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Devastating floods leave over 100 dead and 1.4 million homeless in Somalia
Concern Worldwide’s team in Somalia are responding to the worst floods in 35 years, which have killed 110 people, forced over 1.4 million to flee their homes, and caused widespread destruction to agricultural land and vital infrastructure.
“Somalia was brought to the brink of famine last year following the worst drought in 40 years. That has now been followed by once -in-100- years flooding. The impact has been colossal,” Concern’s Emergency Country Coordinator Joshua Pollard said.
The El Niño super charged the October-December rainy season to produce intense rain, which resulted in flash floods and river flooding. Some areas received 300 mm in seven days – the equivalent of the entire October-December season.
The floods forced people from their homes, left other communities cut off, and severely damaged roads and bridges.
Concern’s team are using boats, tractors, and donkeys and carts to reach communities.
Acute food shortages
“Some 2.4 million people have been impacted and it’s expected that a quarter of the population – over four million people – will face acute food shortages in the coming weeks,” Mr Pollard said.
Concern’s teams and local partners are providing health and nutrition supports, mobile and static health clinics, hygiene kits, mosquito net, water supports and emergency cash distributions.
They are supporting 500,000 people through health and nutrition supports and aim to have reached 100,000 people with emergency cash payments by the end of next month.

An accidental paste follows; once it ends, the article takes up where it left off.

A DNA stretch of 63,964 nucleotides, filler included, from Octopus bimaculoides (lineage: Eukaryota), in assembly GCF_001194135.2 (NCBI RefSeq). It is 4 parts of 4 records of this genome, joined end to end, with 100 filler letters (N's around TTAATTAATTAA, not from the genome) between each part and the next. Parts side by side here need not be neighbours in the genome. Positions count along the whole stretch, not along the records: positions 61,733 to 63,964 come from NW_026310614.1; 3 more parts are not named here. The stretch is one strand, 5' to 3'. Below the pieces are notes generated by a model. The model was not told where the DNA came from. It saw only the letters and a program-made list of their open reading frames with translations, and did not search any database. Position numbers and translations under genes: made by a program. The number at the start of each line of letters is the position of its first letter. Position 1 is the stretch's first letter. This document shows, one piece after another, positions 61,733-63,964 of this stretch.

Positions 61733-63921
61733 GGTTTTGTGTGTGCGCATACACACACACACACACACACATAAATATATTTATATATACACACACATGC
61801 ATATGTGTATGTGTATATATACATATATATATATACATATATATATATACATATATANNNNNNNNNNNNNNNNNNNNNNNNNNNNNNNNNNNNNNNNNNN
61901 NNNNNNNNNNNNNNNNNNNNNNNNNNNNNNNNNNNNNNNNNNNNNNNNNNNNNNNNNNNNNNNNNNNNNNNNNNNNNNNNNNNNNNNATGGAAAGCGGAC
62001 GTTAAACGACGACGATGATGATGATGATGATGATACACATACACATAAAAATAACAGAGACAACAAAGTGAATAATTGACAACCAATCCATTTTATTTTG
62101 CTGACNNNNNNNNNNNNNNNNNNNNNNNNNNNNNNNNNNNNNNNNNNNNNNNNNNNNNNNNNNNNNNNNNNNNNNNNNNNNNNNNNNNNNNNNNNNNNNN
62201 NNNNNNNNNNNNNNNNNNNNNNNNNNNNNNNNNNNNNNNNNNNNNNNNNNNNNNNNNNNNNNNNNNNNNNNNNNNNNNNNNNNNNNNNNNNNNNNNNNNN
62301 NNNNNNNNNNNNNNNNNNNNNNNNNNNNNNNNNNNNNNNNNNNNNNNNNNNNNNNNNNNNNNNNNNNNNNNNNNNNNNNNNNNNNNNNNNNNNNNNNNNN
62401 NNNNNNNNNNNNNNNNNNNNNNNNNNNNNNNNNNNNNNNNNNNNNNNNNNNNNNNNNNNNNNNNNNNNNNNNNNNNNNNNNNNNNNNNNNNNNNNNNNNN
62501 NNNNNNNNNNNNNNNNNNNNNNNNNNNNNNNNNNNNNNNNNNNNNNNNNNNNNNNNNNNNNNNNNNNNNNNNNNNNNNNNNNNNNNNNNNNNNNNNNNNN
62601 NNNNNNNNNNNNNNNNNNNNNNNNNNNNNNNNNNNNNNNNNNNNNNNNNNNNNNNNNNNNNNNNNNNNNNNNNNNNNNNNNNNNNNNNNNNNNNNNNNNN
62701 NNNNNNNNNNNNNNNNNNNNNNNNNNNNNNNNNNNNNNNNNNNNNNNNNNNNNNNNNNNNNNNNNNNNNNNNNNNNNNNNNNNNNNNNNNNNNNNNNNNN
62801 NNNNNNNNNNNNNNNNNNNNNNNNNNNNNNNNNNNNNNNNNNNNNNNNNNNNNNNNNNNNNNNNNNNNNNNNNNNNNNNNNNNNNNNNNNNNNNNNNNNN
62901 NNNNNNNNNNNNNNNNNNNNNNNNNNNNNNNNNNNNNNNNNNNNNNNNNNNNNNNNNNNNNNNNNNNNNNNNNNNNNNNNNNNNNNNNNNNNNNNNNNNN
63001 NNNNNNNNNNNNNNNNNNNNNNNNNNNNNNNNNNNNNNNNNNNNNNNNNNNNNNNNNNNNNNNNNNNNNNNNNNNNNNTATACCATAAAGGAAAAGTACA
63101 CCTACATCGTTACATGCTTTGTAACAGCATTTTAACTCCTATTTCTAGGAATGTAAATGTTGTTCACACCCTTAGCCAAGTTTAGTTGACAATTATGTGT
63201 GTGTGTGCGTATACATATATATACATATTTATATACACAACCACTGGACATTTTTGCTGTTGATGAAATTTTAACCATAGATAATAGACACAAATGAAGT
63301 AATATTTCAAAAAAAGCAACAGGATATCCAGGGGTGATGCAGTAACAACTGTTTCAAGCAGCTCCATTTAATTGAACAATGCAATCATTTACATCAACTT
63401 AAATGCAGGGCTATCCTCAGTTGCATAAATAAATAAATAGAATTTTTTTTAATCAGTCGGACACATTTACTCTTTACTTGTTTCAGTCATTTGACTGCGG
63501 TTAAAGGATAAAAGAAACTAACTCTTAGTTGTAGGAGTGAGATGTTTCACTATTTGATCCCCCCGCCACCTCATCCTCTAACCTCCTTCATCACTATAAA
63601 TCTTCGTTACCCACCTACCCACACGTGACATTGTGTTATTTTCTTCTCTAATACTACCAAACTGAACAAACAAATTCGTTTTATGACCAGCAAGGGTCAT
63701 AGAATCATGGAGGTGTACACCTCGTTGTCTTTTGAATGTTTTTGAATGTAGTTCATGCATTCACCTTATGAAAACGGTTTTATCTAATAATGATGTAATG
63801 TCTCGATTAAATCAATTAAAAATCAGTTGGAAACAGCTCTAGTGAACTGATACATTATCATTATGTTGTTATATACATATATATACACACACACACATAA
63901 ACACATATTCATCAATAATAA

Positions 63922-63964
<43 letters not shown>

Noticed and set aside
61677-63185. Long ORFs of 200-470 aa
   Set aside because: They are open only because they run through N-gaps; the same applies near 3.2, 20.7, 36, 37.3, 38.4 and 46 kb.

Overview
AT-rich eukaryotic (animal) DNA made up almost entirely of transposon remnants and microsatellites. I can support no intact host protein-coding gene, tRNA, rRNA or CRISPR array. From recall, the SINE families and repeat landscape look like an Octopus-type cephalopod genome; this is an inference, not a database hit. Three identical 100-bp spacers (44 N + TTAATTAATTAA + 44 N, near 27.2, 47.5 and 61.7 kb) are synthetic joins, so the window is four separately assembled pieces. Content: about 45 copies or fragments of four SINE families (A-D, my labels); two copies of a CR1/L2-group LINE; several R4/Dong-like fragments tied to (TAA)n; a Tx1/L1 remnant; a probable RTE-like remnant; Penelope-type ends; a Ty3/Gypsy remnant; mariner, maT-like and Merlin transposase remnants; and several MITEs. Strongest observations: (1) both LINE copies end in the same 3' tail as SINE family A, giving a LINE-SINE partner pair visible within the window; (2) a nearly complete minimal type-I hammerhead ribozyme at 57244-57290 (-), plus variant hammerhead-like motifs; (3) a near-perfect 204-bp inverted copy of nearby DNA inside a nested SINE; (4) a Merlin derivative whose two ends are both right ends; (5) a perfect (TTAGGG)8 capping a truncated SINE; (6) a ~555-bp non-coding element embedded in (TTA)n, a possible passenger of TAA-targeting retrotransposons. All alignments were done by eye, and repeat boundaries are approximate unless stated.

Concern has worked in Somalia since 1986 and has long established relationships with communities and works closely with local partners YouthLink, Lifeline Gedo, Shabelle Community Development Organization, Gargaar Relief and Development Organization to reach those hardest hit by the floods to deliver lifesaving and development activities.
Risk of disease
“There is a major risk of disease in the coming weeks and months, due to the large amounts of stagnant water,” Mr Pollard said. “Already reported cases of Cholera are 56% higher than the three year average. Stagnant water is ideal breeding ground for mosquitos with the subsequent risk of malaria and dengue fever.”
Funding for the response has been provided by a number of donors including Irish Aid, the World Bank, IOM, the UK’s Foreign, Commonwealth & Development Office, and the EU’s ECHO.
“It is going to be a very challenging year ahead, with the humanitarian needs expected to far outweigh the funds available,” Mr Pollard said. “We have to work now to help people make an early recovery. But long range weather forecasts indicate that we may face an El Niño-charged wet season from April to June, leading to further flooding by the middle of 2024.”
For media queries or to arrange an interview contact Eamon Timmins, Media Relations Manager, Concern Worldwide, at 087 9880524 or email@example.com
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